Filmmaker Davis Guggenheim follows Al Gore on the lecture circuit, as the former presidential candidate campaigns to raise public awareness of the dangers of global warming and calls for immediate action to curb its destructive effects on the environment.
Four children enter a high-stakes lottery. If they win, they can attend one of the best schools in New York. A look at the crisis in public education, The Lottery makes the case than any child can succeed.
Weaving interviews of policy experts and startling facts with the lives and careers of four teachers, American Teacher tells the collective story by and about those closest to the issues in... See full summary »
Filmmaker Davis Guggenheim reminds us that education "statistics" have names: Anthony, Francisco, Bianca, Daisy, and Emily, whose stories make up the engrossing foundation of WAITING FOR SUPERMAN. As he follows a handful of promising kids through a system that inhibits, rather than encourages, academic growth, Guggenheim undertakes an exhaustive review of public education, surveying "drop-out factories" and "academic sinkholes," methodically dissecting the system and its seemingly intractable problems. Written by
Sundance Film Festival
There is a scene in which Bianca, one of the little girls, is reading from a book about someone taking apples and bringing them into the city to sell. The book she is reading is called "The Giving Tree" and was written by Shel Silverstein. See more »
I was like what do you mean he's not real. And she thought I was crying because it's like Santa Claus is not real and I was crying because there was no one coming with enough power to save us.
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personally engaging and sometimes factually slight document on the current state of education
Waiting for Superman does one thing right above all else: it gets a conversation going. Then something else has to matter, which is how much the people who get to talking really know about the education system in America, which has been making students fall behind compared to others throughout the world (i.e. USA ranks 25th among students for math and reading, albeit we're #1 when it comes to confidence! yey we're #1!) David Guggenheim's documentary shifts between personal stories of (mostly) inner-city kids whose parents want their kids to do well but are doubtful for good reason about whether their kids will get the fair chance, and try ultimately to get them into charter-school systems that rely on a lottery system of picking who gets in and who doesn't.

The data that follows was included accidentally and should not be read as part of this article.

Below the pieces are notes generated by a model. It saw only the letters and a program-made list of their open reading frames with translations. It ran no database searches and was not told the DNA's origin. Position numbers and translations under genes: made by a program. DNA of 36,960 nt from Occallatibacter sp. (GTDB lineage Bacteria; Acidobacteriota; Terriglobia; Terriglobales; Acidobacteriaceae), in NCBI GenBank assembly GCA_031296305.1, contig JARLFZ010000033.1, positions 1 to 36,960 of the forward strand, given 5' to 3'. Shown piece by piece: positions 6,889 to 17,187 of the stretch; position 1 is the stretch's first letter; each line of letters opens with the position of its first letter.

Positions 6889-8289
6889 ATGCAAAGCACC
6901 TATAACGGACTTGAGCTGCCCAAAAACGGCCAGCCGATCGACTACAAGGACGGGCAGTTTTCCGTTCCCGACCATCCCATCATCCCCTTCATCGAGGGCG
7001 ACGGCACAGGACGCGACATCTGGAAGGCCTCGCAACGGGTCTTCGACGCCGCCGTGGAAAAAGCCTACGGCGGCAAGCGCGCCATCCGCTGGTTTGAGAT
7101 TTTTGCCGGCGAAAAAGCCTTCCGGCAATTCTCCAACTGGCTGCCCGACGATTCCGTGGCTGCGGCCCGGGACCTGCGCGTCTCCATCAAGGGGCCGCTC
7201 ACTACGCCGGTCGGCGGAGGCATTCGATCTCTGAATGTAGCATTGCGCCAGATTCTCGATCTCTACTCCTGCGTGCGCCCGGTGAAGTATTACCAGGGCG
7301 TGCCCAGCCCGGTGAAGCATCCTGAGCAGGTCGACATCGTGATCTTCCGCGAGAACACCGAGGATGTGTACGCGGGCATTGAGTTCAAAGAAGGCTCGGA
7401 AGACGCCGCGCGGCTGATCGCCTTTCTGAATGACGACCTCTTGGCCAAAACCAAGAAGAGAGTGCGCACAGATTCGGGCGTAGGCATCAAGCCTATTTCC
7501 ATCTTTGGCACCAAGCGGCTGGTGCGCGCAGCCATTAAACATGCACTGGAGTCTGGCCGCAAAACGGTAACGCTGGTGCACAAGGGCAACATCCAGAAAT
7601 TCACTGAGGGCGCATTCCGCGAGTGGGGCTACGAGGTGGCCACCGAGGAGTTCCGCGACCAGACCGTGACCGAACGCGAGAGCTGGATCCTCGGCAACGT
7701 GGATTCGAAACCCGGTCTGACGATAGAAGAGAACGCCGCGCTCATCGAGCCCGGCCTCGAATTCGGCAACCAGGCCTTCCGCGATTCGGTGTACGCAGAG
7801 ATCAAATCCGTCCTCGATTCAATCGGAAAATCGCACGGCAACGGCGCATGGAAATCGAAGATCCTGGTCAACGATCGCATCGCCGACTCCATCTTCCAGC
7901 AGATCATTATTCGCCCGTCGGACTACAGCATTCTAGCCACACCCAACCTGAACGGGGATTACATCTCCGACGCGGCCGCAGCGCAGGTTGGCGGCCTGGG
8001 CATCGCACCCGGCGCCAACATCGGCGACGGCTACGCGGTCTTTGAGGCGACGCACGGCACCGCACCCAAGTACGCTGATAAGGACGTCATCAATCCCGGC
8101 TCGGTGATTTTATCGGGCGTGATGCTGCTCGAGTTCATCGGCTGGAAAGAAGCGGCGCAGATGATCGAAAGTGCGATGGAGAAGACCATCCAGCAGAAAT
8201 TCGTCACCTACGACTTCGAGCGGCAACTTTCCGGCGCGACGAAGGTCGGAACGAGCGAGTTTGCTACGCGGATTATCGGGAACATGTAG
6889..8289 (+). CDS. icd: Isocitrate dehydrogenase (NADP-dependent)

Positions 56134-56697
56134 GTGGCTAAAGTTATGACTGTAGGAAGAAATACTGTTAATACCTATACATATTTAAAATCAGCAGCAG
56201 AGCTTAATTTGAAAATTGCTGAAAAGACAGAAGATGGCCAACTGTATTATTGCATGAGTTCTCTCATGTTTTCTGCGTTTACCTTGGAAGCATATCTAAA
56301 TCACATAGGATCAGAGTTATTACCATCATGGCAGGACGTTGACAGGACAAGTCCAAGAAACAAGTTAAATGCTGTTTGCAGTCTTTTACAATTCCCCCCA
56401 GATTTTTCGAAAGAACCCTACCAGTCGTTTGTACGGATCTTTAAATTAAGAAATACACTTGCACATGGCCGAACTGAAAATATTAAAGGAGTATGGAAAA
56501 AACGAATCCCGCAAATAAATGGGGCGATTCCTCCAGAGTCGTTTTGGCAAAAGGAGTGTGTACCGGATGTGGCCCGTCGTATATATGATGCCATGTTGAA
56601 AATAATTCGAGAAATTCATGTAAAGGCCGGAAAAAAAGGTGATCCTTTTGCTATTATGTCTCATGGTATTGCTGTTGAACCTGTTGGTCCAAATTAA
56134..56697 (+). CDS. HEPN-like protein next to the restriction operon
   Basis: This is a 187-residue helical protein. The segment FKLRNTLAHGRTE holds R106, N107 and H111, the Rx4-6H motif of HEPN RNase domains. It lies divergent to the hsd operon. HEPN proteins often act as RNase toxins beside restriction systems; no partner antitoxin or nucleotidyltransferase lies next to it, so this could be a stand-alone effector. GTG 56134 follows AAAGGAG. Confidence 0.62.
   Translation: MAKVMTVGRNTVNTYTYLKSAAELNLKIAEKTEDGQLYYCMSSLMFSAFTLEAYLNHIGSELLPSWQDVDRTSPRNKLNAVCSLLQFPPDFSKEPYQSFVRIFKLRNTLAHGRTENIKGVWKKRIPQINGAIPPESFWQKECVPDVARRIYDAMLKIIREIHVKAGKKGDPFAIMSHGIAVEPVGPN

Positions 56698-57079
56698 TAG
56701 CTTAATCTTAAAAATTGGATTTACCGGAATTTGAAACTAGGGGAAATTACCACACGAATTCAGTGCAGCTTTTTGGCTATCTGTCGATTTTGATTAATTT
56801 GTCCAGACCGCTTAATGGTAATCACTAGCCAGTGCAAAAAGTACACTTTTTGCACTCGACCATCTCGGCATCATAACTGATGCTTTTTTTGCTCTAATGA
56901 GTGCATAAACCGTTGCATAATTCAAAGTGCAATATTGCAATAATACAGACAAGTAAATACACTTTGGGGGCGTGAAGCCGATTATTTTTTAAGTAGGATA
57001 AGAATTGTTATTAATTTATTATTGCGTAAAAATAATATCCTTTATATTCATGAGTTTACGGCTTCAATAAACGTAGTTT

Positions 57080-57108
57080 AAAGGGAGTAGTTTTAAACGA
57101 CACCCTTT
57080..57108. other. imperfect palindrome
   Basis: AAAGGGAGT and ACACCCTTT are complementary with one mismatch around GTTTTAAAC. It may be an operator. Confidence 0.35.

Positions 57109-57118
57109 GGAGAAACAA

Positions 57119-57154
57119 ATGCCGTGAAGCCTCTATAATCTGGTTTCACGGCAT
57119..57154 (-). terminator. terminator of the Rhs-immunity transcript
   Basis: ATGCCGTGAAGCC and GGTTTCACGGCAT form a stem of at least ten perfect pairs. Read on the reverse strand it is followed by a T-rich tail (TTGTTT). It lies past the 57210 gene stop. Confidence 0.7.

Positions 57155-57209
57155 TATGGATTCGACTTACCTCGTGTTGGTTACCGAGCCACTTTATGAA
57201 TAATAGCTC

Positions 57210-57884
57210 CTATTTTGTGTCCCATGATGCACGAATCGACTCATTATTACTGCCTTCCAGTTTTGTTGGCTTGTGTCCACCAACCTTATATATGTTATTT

This makes up the emotional core of the picture, and it's a good one. Where things get both interesting and tricky is when Guggenheim gets into the main issue at hand: what's wrong with our countries schools, especially in inner-city/urban ones like in Harlem and DC where there are "Drop-Out Factories" created in part by students in bad neighborhoods but more-so by teachers who just don't give a good-damn about teaching. Guggenheim rails against the teacher union's seemingly monolithic nature when it comes to sacking bad teachers (we learn about the "Lemon Dance" system done with teachers who are tenured who are just bad period). Meanwhile he paints a very rosy picture of the Charter/private schools, and why not? They show how the teachers do give a damn about the students, and the better attention paid - and as we see teaching is a kind of art form that one can master - the better the students.
But doing a little research before or after the film shows that Guggenheim, for all of his good (and they are good) intentions, omits or shallowly covers certain things, such as the Kipp charter schools (it's mentioned only briefly in the doc but 1 out of 5 Charter schools really work best at what they do, and not mentioned is how kids that don't keep up in the first couple of years just get kicked out, period), and about the nature of public school teachers. The call for reform is not unwarranted, and I became saddened by the DC Chancellor's idea of giving double to teachers who don't take tenure being shot down, not even addressed, by the NEA. At the same time that Guggenheim gives some strong attention to the flailing public school/public-school-union system, and to how good though competitive Kipp and schools like it are, little attention is paid to what the urban/inner-city neighborhoods are really like that kids like this are in. I question the statement a person interviewed makes about the school system negatively affecting the neighborhoods more than the other way around. To me it would appear to be a vicious cycle where both sides need reform for true change.
But Waiting for Superman, a film meant to rile up the audience into attention like Guggenheim's previous doc An Inconvenient Truth, is useful as a way to get people who have no idea what's going on what is going on, at least the cliff-notes version of it. It isn't the digging-deepest look at the subject, yet I did feel moved by how the people trying to get by with their kids are good people wanting the best for their kids. Probably the big irony that Guggenheim does, after giving so much positive hype for how charter schools work (i.e. 96% of students go on to college who attend), is showing the lottery system as the climax, and how very few spots there are in the schools. The doc could go even further with being an activist-style position trying to affect change, or give clearer facts; there's a lot of cute-quirky animation to bring along the information, though the interviewees selected are kind of cherry-picked for its ultimate effect.
It is, in short, a good documentary but not quite a great one, and will be a big upper or a big downer depending on who you are in the audience, if you have kids, if you're a teacher, or if you're in the "rubber room" in one of the NYC schools.
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